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Tutorial: Homology Modelling

In this example, we will make a model for the part of the mouse FAS antigen ligand (SWISSPROT entry P41047), which is known to be similar to the tumor necrosis family.

Seeing the length of this page, homology modelling can seem difficult to perform. On the contrary, it is fairly easy, and it will take you more time to read the instructions than to actually perform them. Don't be afraid, you should be through this tutorial in less than 10 minutes.

There are two ways of doing homology modelling:
You can either try to use a fully automatic procedure with SWISS-MODEL (the so called "First Approach Mode"), either use a manually optimised sequence alignment and use the so called "Project Mode".

The "First Approach Mode" lets you paste a primary sequence, and if anything goes well, you will get a model. You can ask to get back a full Swiss-PdbViewer project, which can then be loaded into the workspace for further refinement of the alignment before beiing resubmitted to SWISS-MODEL in Optimise Mode. This is usually the best way to get all the necessary templates already aligned and ready to be used into Swiss-PdbViewer.

The "Project Mode" lets you provide your own manually improved alignment. This is often mandatory to get the best quality models, as the automatic procedure does not place the gaps for loop insertions or deletions in a proper place. This is the mode which will be demonstrated now.

Step by Step

  • First of all, get the SwissProt entry P41047 and rename it FASL.txt (If you have downloaded the tutorial material, it is included)
  • Launch Swiss-PdbViewer and choose the "Load Raw Sequence to Model" item of the "SwissModel" Menu to load the file FASL.txt The protein is built as a long perfect alpha helix.
  • Choose the "Swiss-Model" item of the "Preferences" menu, and enter your name, e-mail address, and select your favourite web browser.
  • Now that everything is set-up properly, choose the "Find Appropriate ExPDB templates" item of the "SwissModel" menu. This will launch automatically Web browser and fill a form containing the primary sequence of the protein to model in a FastA format.
  • Click the submit button and wait.

    A page containing the best available templates appears. In this case, 1TNRA, and 2TUNA.
  • Click on the 1TNRA button. If you have configured Swiss-PdbViewer as an helper application for the mime-type chemical/pdb, it will automatically be loaded in your workspace (Mac only; PC users should save the molecule on their hard disk, and then either drag the file onto Swiss-PdbViewer main window, or open the file using the "Open PDB" item of the "File" menu).
    Note: If you have downloaded the tutorial package, you can simply load 1TNRA.pdb with the usual "Open" item of the "File" menu.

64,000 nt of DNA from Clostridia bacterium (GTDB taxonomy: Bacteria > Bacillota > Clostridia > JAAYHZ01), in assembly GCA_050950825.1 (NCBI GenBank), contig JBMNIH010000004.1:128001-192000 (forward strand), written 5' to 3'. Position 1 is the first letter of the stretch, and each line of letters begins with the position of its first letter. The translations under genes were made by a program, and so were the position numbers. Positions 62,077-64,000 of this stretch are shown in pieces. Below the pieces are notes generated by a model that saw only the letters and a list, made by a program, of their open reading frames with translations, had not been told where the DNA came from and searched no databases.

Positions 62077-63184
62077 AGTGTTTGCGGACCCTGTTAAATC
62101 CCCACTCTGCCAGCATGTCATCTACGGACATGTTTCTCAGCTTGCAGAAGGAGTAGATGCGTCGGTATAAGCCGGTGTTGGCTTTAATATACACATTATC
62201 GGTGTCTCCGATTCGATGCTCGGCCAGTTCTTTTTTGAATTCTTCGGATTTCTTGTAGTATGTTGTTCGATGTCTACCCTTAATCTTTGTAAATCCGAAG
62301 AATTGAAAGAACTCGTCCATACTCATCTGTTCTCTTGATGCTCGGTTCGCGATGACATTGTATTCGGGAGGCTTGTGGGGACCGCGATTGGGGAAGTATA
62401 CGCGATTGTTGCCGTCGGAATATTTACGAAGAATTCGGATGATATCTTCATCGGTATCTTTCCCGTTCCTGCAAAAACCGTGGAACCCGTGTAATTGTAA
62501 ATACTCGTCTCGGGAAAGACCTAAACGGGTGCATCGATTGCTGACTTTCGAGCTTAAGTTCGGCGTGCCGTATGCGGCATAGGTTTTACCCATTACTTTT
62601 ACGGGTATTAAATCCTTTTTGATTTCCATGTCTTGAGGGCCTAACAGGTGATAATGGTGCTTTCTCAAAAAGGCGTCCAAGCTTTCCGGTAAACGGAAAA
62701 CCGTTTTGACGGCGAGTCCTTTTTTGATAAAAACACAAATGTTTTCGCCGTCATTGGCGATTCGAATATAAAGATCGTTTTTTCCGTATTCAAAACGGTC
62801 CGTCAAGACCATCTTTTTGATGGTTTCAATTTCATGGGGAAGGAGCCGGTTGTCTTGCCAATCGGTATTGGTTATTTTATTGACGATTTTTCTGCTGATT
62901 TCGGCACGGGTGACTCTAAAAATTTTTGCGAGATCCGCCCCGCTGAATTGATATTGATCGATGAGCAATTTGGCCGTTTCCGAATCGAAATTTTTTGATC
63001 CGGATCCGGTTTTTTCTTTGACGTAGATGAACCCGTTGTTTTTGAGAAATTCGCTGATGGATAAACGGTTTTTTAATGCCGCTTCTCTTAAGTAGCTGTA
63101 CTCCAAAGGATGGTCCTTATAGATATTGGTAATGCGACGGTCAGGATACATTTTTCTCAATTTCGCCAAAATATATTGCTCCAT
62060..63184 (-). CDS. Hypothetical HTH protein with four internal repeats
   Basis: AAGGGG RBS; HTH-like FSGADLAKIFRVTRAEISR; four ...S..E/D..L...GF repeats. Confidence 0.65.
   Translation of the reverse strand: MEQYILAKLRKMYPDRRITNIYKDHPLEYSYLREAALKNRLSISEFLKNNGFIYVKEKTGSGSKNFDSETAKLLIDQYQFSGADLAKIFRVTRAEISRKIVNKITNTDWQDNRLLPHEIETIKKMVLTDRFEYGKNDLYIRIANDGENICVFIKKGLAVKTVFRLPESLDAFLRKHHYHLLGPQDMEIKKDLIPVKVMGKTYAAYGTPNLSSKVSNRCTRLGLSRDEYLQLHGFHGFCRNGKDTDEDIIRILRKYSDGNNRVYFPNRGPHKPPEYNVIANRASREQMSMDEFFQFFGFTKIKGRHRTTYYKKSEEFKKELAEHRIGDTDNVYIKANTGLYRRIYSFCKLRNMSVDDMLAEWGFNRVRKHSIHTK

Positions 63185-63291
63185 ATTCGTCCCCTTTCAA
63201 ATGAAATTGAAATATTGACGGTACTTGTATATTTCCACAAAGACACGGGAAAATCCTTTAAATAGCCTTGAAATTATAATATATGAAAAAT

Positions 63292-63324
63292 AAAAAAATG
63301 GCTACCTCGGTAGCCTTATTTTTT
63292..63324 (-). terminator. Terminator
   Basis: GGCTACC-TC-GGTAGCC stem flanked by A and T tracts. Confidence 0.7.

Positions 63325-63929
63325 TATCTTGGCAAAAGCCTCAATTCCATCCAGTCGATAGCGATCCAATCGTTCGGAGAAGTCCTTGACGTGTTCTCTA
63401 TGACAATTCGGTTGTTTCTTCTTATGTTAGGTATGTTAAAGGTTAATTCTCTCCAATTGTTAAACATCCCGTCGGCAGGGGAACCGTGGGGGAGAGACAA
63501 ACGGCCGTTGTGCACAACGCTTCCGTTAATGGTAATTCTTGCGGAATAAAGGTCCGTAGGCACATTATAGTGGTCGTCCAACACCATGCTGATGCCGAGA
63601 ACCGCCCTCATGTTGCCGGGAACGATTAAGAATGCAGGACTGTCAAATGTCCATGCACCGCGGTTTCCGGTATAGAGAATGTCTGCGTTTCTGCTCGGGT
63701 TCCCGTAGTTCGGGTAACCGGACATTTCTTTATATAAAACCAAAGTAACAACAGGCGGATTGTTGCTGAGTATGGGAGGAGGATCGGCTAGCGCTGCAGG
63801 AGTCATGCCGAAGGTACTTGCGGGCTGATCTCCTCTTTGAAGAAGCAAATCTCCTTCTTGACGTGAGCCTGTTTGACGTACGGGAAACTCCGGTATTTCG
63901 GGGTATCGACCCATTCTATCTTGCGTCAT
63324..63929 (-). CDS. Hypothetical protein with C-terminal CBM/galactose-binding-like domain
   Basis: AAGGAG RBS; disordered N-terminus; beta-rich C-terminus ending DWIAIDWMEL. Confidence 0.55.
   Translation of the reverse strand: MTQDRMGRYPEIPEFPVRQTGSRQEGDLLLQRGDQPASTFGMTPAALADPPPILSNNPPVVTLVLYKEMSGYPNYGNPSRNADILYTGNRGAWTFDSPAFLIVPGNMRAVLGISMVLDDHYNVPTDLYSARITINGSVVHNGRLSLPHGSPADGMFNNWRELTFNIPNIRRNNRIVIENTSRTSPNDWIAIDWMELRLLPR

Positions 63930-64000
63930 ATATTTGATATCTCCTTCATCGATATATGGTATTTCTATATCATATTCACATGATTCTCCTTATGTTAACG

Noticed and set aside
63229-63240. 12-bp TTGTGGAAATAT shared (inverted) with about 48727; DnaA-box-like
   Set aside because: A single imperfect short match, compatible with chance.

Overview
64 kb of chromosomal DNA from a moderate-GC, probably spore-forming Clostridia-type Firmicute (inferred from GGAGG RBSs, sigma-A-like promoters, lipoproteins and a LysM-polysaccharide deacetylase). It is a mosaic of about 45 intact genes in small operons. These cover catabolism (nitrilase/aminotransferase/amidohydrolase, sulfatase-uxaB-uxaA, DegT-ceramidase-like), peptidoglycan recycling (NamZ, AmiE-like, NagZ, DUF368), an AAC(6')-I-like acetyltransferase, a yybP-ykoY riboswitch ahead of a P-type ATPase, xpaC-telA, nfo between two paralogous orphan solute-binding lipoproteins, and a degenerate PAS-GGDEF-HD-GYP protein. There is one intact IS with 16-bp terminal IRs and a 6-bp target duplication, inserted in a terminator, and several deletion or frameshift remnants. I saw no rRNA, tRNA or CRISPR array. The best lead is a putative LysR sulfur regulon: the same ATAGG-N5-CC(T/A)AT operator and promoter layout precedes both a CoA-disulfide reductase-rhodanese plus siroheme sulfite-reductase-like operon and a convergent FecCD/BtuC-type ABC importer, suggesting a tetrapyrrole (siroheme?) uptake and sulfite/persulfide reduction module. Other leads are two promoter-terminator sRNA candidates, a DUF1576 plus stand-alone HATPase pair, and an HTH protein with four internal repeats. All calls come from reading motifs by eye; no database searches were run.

• Repeat the processus with 2TUNA.pdb
  • Click on the "visible" checkbox located at the top of the Control Panel while FASL is the active layer, and hit the "=" key of the numerical keypad to recenter the view. The big alpha helix disappears.
  • Now choose the "Show sequence alignment" item of the "Display" menu and click on the "2TUNA" name to make it active (look at how the control panel, that reflects the active layer, has been updated).
  • Choose the "Magic Fit" item of the "Fit" menu.
    A dialog appears with two pop-up at the bottom left. They indicate that layer 1TNRA is the reference, onto which 2TUNA will be mapped at best.
    Just hit the OK button.

    1TNRA and 2TUNA should now be superimposed
  • Choose the "Generate structural alignment" item of the "Fit" menu. This will align matching residues of 2TUNA and 1TNRA in the Align window.Indeed, Magic Fit will only fit the protein in 3D space, but doesn't care about the alignment.
  • The Fit of 2TUNA onto 1TNRA could be improved a little. Instead of using "Magic Fit", we could have used the "Iterative Magic Fit" Tool. Do it now. As you can see, the fit is slightly improved. In this case, the structural alignment is directly computed.
    Note: When you use this tool with more than two reference proteins, the "Iterative Magic Fit" Tool will disrupt the structural alignment , and you have to regenerate it as mentionned earlier.
  • Click on the FASL name to make this layer active, and use again the "Magic Fit" option of the "Fit" menu. This time, the MagicFit will not prompt you to choose which layer should be matched onto which other. As it is a raw sequence which is the active layer, it will automatically assume that a primary sequence alignment should be used.
  • Scroll in the alignment window. You will notice that only the C-terminal domain can be aligned onto our reference sequences. This is because the first domain is a transmembrane domain that has no counterpart in the selected templates.
  • Click on the "visible" check box of the Control Panel, to show the sequence we want to model, and choose the "Update threading now" item of the "Swiss-model" menu (this item is not accessible if the "Update Threadfing Display automatically" item is enabled; which is the case by default).